|Parallels with Shanghainese|
|Written by Nick Westra|
|Tuesday, 05 June 2007|
Page 3 of 4
What is Shanghainese?
There are many major Chinese dialects other than Cantonese - namely Wu, Min, Hakka, Xiang, and Gan. This article focuses on the Wu dialect, and more specifically, Shanghainese - a vernacular of the Wu dialect.
Today 14 million people speak Shanghainese in the greater metropolitan city of Shanghai (18,670,000 people) As the map on the right suggests, Shanghai is the focal point of the Wu dialect, which has an estimated 60 million - 90 million speakers.
State of Shanghainese today
Deeply rooted in the city of Shanghai, Shanghainese has been passed down through generations of the city's inhabitants. Times are changing, however, as the city's population has skyrocketed in the past 30 years, largely on the back of immigrants.
In 2003 alone, over 3 million migrant laborers made their way to Shanghai! Coming from all over the country, these migrants have little if any knowledge of Shanghainese. Impeded by this language barrier, many of the migrants have struggled to integrate into the city.
Kathy feels that the migrants are alienated by the language divide,
and recognized that the Mainland government is trying to resolve that.
"Most of the immigrants can't speak
[Shanghainese], and they feel isolated from local culture. I think the
government kind of noticed that this is harmful to social harmony," she said.
Because Shanghai's economy is heavily reliant on the infusions of labor that these migrants provide, the Mainland government has taken a special interest in promoting Mandarin as the main language in Shanghai.
Perhaps also, because Shanghai is one of China's most prominent cities, the Mainland government wishes to bring it into the fold with Mandarin as an example to the rest of the country - and maybe even Hong Kong? Hong Kong's The Standard runs an interesting story, comparing Shanghainese to Cantonese in this regard.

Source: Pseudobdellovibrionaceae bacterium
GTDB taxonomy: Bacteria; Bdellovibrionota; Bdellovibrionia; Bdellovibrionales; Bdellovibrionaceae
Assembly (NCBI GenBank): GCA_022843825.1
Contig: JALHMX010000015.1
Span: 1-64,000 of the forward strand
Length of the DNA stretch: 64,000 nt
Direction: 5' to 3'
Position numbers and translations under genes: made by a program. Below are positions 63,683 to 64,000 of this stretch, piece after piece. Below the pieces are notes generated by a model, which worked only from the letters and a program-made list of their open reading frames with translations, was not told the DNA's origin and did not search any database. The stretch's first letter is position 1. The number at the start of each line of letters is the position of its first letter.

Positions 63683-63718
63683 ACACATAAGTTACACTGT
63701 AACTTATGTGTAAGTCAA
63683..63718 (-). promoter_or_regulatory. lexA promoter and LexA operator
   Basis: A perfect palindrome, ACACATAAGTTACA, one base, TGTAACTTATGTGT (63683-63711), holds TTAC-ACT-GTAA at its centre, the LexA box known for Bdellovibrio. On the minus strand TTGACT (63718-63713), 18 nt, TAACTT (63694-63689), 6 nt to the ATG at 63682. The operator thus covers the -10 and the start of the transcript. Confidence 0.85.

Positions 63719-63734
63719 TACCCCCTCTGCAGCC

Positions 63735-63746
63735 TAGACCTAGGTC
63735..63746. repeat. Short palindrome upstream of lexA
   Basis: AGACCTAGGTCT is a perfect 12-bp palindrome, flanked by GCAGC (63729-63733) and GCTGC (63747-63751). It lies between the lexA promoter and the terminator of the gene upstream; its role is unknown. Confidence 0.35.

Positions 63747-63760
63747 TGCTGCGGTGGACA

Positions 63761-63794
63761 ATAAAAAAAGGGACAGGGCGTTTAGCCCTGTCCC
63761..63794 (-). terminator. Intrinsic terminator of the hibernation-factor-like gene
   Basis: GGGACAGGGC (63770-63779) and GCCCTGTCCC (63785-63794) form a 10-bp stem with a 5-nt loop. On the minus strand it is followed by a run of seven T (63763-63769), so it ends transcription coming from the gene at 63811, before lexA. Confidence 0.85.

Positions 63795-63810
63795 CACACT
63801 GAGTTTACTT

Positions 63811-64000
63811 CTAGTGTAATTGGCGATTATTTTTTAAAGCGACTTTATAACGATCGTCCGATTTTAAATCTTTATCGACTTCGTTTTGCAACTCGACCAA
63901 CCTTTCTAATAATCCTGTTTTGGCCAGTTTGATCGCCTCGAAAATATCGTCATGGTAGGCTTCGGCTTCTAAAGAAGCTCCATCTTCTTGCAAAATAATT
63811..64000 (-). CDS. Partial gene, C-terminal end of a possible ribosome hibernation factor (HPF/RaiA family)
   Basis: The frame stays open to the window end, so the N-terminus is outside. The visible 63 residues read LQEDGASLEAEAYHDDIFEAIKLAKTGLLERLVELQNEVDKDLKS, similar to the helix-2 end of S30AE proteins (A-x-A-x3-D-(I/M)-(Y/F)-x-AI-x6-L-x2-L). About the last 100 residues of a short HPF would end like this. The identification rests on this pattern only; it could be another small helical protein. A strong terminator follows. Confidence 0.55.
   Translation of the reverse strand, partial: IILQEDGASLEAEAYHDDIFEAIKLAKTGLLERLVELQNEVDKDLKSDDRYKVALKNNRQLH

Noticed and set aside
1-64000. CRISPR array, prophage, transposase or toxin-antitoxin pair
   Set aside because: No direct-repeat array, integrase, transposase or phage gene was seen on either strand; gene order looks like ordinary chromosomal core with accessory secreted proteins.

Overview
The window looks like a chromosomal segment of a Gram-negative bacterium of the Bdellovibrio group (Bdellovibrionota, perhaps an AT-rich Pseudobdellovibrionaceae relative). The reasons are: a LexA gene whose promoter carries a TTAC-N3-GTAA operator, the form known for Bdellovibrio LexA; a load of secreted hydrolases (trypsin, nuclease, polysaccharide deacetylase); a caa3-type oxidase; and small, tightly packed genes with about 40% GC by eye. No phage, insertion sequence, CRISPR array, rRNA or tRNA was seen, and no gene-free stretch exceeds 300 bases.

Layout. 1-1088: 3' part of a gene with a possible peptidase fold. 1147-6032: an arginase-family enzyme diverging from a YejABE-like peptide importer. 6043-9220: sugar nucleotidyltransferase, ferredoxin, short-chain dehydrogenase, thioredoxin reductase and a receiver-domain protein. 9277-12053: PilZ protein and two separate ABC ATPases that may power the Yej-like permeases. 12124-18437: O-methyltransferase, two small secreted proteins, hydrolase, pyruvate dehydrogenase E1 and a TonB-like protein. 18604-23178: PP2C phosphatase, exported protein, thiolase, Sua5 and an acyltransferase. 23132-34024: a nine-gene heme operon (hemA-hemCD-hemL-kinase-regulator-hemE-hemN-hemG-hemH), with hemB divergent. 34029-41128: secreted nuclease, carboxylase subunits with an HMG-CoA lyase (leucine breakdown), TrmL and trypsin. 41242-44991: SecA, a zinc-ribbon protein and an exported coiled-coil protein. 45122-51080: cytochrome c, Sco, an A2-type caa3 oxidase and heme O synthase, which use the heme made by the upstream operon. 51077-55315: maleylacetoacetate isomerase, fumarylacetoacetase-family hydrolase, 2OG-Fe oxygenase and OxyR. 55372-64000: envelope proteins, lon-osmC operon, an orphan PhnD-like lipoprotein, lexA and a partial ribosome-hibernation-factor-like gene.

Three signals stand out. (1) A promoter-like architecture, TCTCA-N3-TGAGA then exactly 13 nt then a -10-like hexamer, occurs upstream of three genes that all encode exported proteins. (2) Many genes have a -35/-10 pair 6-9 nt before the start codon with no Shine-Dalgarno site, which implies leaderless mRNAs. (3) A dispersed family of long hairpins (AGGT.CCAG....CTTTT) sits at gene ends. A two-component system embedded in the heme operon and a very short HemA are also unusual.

If you are interested in learning more about Shanghai's migrant laborer issue, please take a look at this free video from the Washington Post.
Extent of the dialect
Shanghainese is spoken throughout the city of Shanghai - in households, at work, on television and radio. China Daily (a state-run, English language newspaper based in Beijing) notes that while 70% of Shanghainese people can speak Mandarin, only 30% do so on a regular basis. The assumption then, is that the majority of the remainder speak Shanghainese.
Kathy said, however, that these numbers may be inflated because in her opinion "presently about 50% of the residents in Shanghai can't speak Shanghainese."
In various blogs and forums, foreigners have generally agreed that Shanghainese is not as important for work as it is for integrating into the city . One person wrote that he will not learn the language fluently, but just enough to "understand what is going on around me." Finally, someone noted that while Shanghainese is prevalent within the city's greater region, it is almost non-existent outside of it.
From this sampling of opinions, it seems that Shanghainese is a very prominent, localized language. While it does not seem essential to learn the language in order to survive and function, it seems that one would be somewhat of an outsider without at least understanding some key words and phrases.
While all public services and announcements in Shanghai are conducted in Mandarin, they are often repeated in Shanghainese too. I copied in an audio link below to a weather report given in Shanghainese.
|Last Updated ( Thursday, 21 June 2007 )|
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